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Explained | What are RBI’s new digital lending norms? 5 questions answered

The RBI’s first set of norms aim to regularise digital lending for regulated entities and crack down on unlawful activities

August 11, 2022 / 05:37 PM IST
Representative image

Representative image

The Reserve Bank of India (RBI) on August 10 released a list of norms to regulate digital lending to protect borrowers and crack down on the growing number of frauds and unlawful activities within the sector.

The RBI in January 2021 set up a working group to study issues regarding digital lending and suggest regulations. In November 2021, the group proposed stricter norms for digital lenders, some of which have been accepted and others are under examination.

Also read: RBI’s digital lending rules cover the same ground, long way to go

Why now?

The norms were overdue and anticipated by stakeholders and industry experts. Instant loan providers mushroomed, especially after the COVID-19 pandemic, and lure gullible consumers looking for easy loans only to harass those later using recovery agents. Moneycontrol had reported on a few such cases on May 23. These digital lending apps were charging usurious interest rates to borrowers and breaching their data privacy.

The RBI’s first set of norms, announced on August 10, aim to regularise digital lending for regulated entities and crack down unlawful activities.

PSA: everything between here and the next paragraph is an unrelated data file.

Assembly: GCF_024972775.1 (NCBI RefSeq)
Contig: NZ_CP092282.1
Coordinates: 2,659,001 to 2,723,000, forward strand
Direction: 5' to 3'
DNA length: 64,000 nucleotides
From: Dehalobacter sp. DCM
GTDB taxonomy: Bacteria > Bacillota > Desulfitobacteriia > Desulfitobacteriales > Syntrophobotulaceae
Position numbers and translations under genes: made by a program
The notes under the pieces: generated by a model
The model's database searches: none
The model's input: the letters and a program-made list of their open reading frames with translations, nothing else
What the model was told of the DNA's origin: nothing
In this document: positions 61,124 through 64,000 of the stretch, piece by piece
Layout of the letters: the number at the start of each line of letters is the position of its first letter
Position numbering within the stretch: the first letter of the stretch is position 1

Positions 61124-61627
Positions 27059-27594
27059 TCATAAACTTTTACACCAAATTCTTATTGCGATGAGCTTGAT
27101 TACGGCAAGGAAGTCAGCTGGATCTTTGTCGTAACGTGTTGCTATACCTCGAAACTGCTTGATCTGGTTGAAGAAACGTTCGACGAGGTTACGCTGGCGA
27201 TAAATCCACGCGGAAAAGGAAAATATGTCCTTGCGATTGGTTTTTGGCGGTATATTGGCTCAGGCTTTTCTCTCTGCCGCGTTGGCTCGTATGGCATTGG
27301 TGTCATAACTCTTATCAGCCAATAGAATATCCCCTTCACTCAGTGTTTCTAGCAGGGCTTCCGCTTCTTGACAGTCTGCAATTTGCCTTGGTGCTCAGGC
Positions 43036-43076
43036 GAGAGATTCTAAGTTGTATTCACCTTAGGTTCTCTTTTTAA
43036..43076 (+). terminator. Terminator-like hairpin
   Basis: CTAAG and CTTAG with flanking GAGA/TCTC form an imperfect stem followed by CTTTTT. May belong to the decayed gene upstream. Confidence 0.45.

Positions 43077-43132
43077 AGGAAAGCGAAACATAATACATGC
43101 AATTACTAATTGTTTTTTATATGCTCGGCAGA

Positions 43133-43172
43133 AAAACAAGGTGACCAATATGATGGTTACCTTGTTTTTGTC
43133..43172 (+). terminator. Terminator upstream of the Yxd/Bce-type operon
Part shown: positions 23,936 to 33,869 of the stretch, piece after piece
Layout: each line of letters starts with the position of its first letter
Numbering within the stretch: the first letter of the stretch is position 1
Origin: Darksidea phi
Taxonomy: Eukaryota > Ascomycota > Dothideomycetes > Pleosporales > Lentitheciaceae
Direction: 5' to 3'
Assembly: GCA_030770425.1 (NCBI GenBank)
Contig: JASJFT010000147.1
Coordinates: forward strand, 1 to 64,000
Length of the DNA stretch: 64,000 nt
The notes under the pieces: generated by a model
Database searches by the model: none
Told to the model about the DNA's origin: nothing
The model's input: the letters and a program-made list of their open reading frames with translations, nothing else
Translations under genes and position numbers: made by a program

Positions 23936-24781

“We are hopeful that these guidelines will streamline the lending scenario in the country,” said Anuj Kacker, co-founder of personal loan and neobanking platform Freo and vice-president of the Digital Lenders Association of India (DLAI). “The regulator is trying to create a conducive environment for genuine players to operate and for customers to be protected at all times.”

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What has changed?

The RBI has said that all loan disbursals and repayments through the digital lending apps should be executed only between the bank accounts of borrower and the regulated entity without any pass- through or pool account of the lending service provider (LSP) or any third party. Apart from that all fee or costs to LSP to be paid by regulated entity and not borrower.

Secondly, the RBI has mandated an upfront disclosure of all-inclusive cost via annual percentage rate to the borrower. This is to make the borrower aware of the kind of interest they will pay on digital lending platforms. There is also a cooling off period when a  loan can be paid off to be part of loan contract. Additionally, to protect data privacy, the RBI has stated that the data collected by DLAs should be need based, should have clear audit trails and should be only done with prior explicit consent of the borrower.

“With the new guidelines borrowers are given the option to accept or deny consent for use of specific data, including the option to revoke previously granted consent as well, besides the option to delete the data collected from them by the DLAs/ LSPs in the past,” said Joginder Rana, vice chairman and managing director at CASHe. “This will empower customers to take charge of their data rights and is a positive step for them.”